Reports of a potential shutdown of Meta services Facebook and Instagram in the European Union that could take place as soon as this summer underscore what’s at stake as the region works with the United States to finalize a new agreement on how to handle transatlantic data flows.
The Irish Data Protection Commission (DPC) on Thursday informed its data protection authority (DPA) counterparts of a draft decision it has made regarding the legality of Meta’s transfers of EU data to the United States. The DPAs have one month to review the decision, which Politico reports would block Meta’s EU-U.S. data exports.
The Irish DPC confirmed sending the draft decision but did not provide its details.
As Meta has previously disclosed, such a decision would likely result in the company pulling Facebook and Instagram in the European Union, “which would materially and adversely affect our business, financial condition, and results of operations.”
The threat of such an outcome has been present since 2020, when the EU’s top court ruled U.S. law does not provide a similar level of data protection as the European Union under the latter’s General Data Protection Regulation (GDPR). Since then, businesses like Meta have leaned heavier on standard contractual clauses (SCCs) and other mechanisms for ensuring compliant data transfers. But those SCCs are not strong enough to shield some companies from potential legal liability.
The United States and European Union reached a tentative agreement in March on a new process for compliant transatlantic data flows, but neither side has provided many updates since then. Reports, including Politico, indicate the talks have stalled and a final deal is unlikely before the end of the year, leaving the Irish DPC’s Meta decision as a case worth watching for all companies relying on SCCs should it move forward quickly.
Some, including privacy campaigner Max Schrems, do not expect this to be the case. Schrems, whose legal challenges have resulted in the end of previous EU-U.S. data transfer frameworks Privacy Shield and Safe Harbor, wrote in a news release for his data rights group NOYB he expects DPAs to disagree with some elements of the Irish DPC’s decision and that Ireland will drag its feet to address the objections.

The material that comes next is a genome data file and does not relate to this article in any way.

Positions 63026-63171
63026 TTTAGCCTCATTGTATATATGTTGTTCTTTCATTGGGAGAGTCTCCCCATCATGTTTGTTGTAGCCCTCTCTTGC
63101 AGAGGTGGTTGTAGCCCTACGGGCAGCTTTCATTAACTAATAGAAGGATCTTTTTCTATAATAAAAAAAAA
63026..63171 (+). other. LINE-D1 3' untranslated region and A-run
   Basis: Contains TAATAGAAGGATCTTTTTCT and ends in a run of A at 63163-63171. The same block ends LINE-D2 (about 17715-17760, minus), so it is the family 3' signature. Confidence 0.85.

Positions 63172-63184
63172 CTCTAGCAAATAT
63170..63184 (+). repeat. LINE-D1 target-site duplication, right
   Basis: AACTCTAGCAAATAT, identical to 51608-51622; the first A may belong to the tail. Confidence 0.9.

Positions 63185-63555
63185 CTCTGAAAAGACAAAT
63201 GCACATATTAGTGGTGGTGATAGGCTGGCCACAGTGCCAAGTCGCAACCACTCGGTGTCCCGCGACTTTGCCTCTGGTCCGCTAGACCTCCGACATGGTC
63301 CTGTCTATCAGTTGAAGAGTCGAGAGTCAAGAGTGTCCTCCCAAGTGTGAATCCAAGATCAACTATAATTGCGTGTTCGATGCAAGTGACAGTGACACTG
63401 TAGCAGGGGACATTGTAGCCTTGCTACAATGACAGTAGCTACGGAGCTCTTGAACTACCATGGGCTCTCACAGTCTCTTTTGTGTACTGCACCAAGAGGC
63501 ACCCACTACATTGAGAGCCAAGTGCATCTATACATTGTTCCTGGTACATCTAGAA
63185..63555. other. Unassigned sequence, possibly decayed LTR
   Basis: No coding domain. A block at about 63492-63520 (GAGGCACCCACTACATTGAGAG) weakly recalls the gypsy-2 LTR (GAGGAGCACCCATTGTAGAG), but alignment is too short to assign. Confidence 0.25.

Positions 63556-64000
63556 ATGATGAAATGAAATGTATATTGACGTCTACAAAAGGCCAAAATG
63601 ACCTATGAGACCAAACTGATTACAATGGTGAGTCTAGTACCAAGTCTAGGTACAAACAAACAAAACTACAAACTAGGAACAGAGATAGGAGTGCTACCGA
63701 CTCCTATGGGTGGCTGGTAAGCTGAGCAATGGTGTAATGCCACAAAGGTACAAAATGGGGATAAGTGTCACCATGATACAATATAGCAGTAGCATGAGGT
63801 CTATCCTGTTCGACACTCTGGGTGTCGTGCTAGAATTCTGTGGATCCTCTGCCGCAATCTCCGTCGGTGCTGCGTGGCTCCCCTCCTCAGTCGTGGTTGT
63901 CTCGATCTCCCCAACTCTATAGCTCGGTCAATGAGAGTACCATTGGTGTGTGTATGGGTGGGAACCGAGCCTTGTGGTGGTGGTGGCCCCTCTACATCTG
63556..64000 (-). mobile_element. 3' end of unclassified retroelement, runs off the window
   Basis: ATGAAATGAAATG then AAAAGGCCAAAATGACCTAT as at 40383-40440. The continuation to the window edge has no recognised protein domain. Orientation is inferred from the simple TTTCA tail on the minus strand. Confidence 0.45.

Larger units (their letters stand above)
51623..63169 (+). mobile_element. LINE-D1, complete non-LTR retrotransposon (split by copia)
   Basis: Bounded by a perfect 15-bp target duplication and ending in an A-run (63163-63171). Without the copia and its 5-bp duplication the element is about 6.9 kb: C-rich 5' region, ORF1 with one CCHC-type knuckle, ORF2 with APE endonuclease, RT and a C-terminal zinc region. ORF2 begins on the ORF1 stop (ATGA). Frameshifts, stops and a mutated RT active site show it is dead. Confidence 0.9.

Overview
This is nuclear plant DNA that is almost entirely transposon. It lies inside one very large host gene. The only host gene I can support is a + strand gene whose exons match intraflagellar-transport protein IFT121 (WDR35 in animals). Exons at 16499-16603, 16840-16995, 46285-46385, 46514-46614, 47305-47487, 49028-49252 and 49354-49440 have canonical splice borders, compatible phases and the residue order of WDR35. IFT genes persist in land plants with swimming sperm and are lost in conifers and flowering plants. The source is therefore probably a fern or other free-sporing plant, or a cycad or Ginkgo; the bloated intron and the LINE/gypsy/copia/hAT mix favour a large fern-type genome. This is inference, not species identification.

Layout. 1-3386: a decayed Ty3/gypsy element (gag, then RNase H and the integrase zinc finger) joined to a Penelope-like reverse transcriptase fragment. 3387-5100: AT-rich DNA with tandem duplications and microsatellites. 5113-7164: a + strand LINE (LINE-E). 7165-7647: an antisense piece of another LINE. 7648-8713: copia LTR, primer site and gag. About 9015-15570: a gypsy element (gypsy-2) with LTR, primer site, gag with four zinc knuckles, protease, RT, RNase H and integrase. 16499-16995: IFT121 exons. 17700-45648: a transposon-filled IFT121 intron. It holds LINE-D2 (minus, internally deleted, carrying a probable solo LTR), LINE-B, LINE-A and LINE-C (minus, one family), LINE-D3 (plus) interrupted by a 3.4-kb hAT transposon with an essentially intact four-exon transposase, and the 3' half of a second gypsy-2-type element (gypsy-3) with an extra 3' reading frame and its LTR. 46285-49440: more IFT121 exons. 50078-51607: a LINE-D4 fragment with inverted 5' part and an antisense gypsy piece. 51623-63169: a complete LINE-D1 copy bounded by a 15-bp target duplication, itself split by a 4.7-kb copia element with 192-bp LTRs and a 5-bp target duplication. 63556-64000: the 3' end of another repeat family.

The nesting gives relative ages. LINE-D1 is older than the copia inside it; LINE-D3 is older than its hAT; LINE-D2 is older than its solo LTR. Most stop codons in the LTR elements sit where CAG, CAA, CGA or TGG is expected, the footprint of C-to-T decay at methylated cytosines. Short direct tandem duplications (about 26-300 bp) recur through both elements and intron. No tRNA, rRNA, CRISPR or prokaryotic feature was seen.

Further, “Facebook will use the Irish legal system to delay any actual ban of data transfers,” Schrems wrote. “Ireland will have to send the police to physically cut the cords before these transfers actually stop.”
The key principles of the data transfer framework tentatively agreed to between the European Union and United Stated include “binding safeguards to limit access to data by U.S. intelligence authorities to what is necessary and proportionate to protect national security” and “a new two-tier redress system to investigate and resolve complaints of Europeans on access of data by U.S. Intelligence authorities, which includes a Data Protection Review Court,” the European Commission explained in a one-page document in March. Legal experts anticipate the new framework could face a similar fate as the Privacy Shield and Safe Harbor before it if it does not thoroughly address concerns regarding U.S. surveillance.
In response to its situation following the Irish DPC’s latest action, a Meta spokesperson stated, “This draft decision, which is subject to review by European data protection authorities, relates to a conflict of EU and U.S. law which is in the process of being resolved. We welcome the EU-U.S. agreement for a new legal framework that will allow the continued transfer of data across borders, and we expect this framework will allow us to keep families, communities, and economies connected.”
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